In the present article I argue that there is a class of conspiracy theorists that pose a threat to liberal democratic regimes, who tend to subscribe to potentially harmful conspiracy theories and can be regarded as unreasonable in two ways: i) do not accept the burdens of judgment; ii) are not motivated by a sense of justice. If we endorse political liberalism, we ought to partially exclude these citizens from the legitimation pool. The qualifier “partially” is important here, as I only endorse their exclusion qua bearers of an unreasonable conception. To the extent that they can employ other arguments, they will continue to be a part of the legitimation pool. Towards the end of the paper I investigate a potential counterargument to my position, which could be addressed by someone who postulates a Waldronian right to do wrong. I show that Quong’s distinction between a right to do wrong and a non-right to be unreasonable can be extended in this instance and thus invalidate this potential criticism.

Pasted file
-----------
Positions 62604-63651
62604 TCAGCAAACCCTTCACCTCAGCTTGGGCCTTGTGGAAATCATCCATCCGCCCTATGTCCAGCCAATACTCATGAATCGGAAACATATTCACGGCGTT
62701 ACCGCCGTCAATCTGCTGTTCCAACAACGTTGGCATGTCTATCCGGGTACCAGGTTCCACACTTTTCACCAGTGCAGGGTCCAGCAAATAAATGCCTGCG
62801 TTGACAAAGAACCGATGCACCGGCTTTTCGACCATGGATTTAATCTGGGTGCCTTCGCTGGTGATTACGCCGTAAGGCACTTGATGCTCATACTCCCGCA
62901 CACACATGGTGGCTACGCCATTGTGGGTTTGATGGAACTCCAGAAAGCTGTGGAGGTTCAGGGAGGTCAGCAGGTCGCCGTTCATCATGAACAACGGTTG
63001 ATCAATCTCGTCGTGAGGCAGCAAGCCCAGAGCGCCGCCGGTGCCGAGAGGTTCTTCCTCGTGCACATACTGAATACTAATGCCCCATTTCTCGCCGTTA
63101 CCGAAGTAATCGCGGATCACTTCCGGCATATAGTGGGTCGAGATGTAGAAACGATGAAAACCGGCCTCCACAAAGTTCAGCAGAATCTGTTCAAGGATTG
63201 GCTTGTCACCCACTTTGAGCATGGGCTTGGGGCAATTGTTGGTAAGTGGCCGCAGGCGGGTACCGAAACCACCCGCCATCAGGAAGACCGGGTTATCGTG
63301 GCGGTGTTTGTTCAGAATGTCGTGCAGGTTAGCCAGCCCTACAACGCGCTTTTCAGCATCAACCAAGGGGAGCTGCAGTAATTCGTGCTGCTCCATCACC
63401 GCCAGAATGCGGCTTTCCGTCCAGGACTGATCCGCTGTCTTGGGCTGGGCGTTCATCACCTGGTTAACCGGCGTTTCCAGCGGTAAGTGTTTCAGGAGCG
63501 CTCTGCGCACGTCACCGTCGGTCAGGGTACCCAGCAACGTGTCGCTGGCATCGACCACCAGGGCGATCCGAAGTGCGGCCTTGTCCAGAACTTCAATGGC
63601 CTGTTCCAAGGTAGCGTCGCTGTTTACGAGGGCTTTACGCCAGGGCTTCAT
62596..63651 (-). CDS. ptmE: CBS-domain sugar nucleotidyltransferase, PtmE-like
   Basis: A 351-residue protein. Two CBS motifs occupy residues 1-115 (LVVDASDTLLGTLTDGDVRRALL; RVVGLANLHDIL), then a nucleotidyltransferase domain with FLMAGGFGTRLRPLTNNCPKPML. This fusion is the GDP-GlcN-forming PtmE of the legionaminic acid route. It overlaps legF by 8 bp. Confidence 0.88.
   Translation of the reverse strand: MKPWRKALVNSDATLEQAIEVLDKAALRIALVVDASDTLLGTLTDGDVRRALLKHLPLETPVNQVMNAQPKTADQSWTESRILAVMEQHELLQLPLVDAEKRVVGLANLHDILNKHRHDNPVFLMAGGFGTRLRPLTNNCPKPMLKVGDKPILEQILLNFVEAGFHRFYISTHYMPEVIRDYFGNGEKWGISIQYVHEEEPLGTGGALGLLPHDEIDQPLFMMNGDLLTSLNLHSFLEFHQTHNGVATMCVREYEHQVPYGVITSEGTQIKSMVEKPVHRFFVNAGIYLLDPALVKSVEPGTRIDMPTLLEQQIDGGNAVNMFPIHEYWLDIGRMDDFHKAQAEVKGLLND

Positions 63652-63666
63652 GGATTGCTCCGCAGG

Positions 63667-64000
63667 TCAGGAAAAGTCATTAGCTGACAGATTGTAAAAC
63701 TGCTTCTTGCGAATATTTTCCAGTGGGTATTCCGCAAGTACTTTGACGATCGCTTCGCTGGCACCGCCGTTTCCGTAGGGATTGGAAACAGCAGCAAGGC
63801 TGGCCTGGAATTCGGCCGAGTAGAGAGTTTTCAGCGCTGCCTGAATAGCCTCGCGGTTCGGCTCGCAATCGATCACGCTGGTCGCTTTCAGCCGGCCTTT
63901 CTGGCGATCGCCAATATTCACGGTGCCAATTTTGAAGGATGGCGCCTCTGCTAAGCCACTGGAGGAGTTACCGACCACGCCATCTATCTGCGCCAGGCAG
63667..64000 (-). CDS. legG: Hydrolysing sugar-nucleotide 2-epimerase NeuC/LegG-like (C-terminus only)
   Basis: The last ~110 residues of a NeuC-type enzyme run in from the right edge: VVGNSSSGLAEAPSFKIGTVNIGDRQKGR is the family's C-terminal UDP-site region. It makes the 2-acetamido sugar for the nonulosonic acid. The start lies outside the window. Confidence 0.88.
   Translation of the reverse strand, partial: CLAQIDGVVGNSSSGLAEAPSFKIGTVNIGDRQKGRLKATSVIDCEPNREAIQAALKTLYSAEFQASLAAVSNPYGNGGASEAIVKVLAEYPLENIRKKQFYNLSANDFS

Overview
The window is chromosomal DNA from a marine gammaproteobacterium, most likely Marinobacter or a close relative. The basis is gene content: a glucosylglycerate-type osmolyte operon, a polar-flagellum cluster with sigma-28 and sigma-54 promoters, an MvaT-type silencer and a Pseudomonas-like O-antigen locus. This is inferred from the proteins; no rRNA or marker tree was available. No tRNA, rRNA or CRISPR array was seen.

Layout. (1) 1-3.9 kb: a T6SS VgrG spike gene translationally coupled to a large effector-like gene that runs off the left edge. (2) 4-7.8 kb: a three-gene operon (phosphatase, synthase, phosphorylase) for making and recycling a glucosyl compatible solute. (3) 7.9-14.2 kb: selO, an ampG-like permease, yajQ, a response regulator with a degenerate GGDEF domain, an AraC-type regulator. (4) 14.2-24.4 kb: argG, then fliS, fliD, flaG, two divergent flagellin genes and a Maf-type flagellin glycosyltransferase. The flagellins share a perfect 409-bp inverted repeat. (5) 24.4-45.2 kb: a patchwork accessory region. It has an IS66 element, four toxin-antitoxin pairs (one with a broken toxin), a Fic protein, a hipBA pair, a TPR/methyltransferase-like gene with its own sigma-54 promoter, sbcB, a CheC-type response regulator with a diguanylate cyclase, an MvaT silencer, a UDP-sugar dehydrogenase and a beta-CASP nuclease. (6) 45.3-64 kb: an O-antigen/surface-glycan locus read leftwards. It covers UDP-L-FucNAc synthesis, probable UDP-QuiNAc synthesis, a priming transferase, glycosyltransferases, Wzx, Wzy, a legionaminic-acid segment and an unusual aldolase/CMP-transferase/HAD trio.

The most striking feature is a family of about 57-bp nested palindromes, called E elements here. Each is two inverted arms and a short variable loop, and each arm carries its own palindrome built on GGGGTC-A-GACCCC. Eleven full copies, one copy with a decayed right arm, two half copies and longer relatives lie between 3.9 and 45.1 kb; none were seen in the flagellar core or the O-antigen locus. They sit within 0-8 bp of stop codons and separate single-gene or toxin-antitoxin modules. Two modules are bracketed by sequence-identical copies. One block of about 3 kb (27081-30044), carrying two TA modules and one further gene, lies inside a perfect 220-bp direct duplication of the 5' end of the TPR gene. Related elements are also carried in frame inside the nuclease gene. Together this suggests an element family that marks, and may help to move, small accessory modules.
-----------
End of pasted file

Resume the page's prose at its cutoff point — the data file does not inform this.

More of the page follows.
Burdens of judgment, Conspiracy theorists, Legitimation pool, Right to do wrong